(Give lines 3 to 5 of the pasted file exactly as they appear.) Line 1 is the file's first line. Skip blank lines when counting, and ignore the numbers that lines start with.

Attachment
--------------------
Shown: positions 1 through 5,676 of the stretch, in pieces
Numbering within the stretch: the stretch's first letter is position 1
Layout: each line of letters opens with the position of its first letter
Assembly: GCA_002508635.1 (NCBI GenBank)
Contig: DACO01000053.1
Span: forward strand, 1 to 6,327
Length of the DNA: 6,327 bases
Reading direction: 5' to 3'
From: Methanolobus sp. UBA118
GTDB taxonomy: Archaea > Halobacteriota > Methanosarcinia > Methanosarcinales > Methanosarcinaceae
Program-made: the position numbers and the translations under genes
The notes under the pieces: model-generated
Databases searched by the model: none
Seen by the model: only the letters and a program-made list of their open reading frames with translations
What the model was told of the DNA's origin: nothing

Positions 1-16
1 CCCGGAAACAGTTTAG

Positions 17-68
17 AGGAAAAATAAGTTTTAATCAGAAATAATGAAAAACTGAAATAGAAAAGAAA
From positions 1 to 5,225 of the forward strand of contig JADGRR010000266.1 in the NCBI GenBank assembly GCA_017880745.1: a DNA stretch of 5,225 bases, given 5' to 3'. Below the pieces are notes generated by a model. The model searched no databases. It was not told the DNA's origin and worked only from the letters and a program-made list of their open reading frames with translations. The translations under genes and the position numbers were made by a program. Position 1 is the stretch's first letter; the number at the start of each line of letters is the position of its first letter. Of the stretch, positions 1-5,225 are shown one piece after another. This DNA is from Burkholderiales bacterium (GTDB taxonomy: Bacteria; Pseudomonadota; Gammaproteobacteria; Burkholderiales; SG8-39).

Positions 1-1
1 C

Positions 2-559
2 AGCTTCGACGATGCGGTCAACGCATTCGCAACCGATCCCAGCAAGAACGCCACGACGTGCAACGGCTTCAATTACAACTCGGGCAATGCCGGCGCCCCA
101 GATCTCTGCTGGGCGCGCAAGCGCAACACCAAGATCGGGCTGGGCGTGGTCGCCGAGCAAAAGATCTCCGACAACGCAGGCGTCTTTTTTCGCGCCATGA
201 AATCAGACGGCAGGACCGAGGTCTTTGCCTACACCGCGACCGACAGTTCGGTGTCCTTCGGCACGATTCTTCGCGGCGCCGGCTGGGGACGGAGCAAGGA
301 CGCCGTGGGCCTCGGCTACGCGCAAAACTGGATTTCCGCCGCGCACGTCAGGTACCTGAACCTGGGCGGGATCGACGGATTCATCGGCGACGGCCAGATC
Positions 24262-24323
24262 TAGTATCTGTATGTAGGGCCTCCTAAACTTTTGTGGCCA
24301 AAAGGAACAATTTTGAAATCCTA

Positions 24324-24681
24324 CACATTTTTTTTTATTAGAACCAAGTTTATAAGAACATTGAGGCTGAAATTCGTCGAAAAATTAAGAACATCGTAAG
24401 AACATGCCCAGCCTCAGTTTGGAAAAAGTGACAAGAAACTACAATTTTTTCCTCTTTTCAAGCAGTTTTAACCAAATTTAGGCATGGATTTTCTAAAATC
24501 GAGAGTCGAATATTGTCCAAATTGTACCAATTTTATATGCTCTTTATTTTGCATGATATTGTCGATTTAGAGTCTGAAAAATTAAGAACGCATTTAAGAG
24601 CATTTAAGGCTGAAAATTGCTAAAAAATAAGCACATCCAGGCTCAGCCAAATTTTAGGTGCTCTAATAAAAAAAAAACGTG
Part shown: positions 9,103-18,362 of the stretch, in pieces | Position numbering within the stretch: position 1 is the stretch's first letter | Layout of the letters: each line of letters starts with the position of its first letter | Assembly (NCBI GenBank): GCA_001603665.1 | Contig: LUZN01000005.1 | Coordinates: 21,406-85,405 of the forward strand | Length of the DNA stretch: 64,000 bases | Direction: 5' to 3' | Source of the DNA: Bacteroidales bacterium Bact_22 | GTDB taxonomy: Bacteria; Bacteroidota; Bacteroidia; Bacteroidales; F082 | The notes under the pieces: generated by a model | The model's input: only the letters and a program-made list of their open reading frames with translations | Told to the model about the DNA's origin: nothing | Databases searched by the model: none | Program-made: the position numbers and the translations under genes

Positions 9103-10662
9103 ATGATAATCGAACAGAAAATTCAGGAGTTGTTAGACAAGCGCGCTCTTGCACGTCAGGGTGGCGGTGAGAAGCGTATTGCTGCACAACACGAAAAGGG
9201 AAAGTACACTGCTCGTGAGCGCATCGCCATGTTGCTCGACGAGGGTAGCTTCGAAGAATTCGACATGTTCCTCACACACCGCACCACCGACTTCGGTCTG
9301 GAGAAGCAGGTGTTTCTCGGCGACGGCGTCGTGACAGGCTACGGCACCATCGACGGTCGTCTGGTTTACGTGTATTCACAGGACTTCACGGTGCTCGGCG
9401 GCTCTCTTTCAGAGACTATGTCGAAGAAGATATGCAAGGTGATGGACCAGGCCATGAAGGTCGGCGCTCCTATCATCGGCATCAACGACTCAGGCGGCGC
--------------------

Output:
Layout: each line of letters opens with the position of its first letter
Assembly: GCA_002508635.1 (NCBI GenBank)
Contig: DACO01000053.1